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About waitakerebees

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  • Swarm Collection Area
  • DECA Holder
  • Beekeeping Experience
    Hobby Beekeeper


  • Location
    Waitakere, Auckland

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  1. That's so interesting - It's all a bit of a mystery sometimes. We have had a similar thing with lots of activity from either bees or wasps around a certain tree or corner of the house with no apparently food source for them. I notice the wasps in particular have been hugely attracted to the Kauri trees around our property, but I'm not sure what it is they are getting from it. Great tip re turning the hive around slightly! That's an excellent idea! My hive IS slightly facing their property, so perhaps a 45' shift in the opposite direction may help. Thanks so much!
  2. Thanks again to all the great responses to this thread. Really interesting tidbits! If anyone was after an update, I’ve just spent an hour or so essentially pruning the neighbours grapevine all the way back to the bare vine. It was hard not to be brutal! It was INSANE how many bees were around, they were everywhere - I was sure I was going to come across a hive, but I really think it was just the old grapes. It seemed to be about 95% bees, with the odd wasp and it seemed to me that the bees were more drawn to the green, still fairly freshly ripe grapes as opposed to the rotting ones. To be honest I feel as though the bee activity around it is going to get worse before it gets better, as whilst stripping the vine back, hundreds of grapes fell to the ground and got rather squished underfoot. Let’s hope the bees do one last good cleanup and then leave the area alone.
  3. Thanks so much everyone for the great replies. All very helpful indeed. I’ve also just offered to put my suit on next weekend and remove as much as the rotting fruit from the vine as I can to help speed up the process a bit. I think a jar of honey when I go over to do this might help as well. Unfortunately there’s no fences between us and the neighbours deck, so nothing really to deter the flight path aspect - but I’m wondering about putting a sheet of ply up on its end close to the hive, on the neighbors side, to help them get a bit of elevation before they get to his deck? This worked for anyone?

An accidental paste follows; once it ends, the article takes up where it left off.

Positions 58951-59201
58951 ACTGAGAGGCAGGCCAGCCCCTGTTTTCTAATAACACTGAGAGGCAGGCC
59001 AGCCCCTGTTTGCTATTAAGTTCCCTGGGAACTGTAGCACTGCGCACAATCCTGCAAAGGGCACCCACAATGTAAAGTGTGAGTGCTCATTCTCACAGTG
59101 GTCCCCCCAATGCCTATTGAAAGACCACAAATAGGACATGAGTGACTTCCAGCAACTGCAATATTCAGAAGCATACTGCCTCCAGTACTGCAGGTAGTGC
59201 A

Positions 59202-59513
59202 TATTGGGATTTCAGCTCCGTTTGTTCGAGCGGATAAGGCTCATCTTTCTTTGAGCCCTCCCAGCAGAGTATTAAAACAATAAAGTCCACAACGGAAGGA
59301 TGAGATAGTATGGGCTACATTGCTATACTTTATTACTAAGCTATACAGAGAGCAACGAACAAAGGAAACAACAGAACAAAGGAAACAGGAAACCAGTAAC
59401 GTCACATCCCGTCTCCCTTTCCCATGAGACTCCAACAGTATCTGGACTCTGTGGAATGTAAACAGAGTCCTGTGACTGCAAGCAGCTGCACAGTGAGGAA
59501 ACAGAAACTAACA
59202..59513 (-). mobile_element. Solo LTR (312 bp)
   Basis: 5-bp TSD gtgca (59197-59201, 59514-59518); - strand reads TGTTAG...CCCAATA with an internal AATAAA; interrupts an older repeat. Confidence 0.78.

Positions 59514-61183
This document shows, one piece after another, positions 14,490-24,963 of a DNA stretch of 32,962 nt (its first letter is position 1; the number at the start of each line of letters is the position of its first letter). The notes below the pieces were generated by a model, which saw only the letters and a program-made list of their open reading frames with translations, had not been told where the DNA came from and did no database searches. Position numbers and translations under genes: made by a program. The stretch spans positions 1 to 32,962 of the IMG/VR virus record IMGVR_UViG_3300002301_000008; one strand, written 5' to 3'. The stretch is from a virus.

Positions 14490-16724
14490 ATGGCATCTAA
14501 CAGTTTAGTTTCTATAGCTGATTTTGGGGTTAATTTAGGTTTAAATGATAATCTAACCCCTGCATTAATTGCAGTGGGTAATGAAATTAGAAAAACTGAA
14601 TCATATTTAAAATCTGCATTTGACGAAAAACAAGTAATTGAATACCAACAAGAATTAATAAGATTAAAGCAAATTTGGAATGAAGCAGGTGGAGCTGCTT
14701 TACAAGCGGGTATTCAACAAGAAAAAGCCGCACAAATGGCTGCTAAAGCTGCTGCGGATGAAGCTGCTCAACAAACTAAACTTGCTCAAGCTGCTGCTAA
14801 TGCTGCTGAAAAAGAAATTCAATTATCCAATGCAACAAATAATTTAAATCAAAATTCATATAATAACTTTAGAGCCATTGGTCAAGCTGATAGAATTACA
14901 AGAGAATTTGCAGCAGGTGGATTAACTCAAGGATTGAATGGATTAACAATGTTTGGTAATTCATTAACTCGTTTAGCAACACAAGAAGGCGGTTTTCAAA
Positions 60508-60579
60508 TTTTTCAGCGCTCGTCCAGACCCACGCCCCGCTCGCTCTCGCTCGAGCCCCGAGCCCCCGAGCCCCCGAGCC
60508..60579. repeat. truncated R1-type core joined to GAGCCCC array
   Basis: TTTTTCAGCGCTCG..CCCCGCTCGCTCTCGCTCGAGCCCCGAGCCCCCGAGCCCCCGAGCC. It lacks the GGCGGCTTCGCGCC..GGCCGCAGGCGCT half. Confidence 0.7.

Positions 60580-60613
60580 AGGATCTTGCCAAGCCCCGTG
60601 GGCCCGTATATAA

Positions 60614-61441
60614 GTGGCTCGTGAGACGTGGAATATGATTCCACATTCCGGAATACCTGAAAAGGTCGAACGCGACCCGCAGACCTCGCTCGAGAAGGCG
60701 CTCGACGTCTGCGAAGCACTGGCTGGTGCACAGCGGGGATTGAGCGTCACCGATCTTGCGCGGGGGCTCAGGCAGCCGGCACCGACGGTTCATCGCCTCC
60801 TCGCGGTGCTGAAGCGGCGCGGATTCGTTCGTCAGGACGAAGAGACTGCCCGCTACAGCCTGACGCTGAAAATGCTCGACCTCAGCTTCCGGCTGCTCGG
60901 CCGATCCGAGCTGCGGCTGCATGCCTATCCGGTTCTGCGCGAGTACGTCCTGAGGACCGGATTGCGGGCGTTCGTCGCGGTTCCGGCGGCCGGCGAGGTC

4. Hey all, I currently have a small colony that was captured as a swarm late season. I also have a neighbour a couple of hundred metres away with three established hives. I was out at my hive this afternoon when I was called to by another neighbour (not the one with the bees) to let me know he was having real issues with bees congregating around his back deck. I was a little dubious to begin with and thought it was likely wasps he was mistaking for bees (the Waitakeres are overrun with wasps right now), but walked over and sure enough there was dozens of bees, and a few wasps, flying all over his deck and getting pretty close. I tracked them to a grapevine growing across one edge of the deck, which currently has a lot of rotting fruit on it, and sure enough - there was possibly hundred of bees and wasps crawling and buzzing around the vine. The guy was really nice about it, not confrontational, he just wanted to let me know incase there was a solution - as he currently finds sitting on his deck pretty unenjoyable, which I can understand. I reassured him that probably once all the rotting grapes have gone, they should dissipate significantly (also as the season commences and bee numbers drop), but he did mention he thinks there's a also a bit of a bee flight path right over the deck from our direction. I'm wondering if anyone has a) Any experience with grape vines and bees/wasps and if it's just a short spike of activity on them as the fruit rots, or b) if anyone has dealt with, or if it's possible to, direct your bees away from a certain direction? and how best to placate neighbours! The guy is a good chap and would I'd like to try and find a solution or at least do what I can. Thanks for any tips in advance! X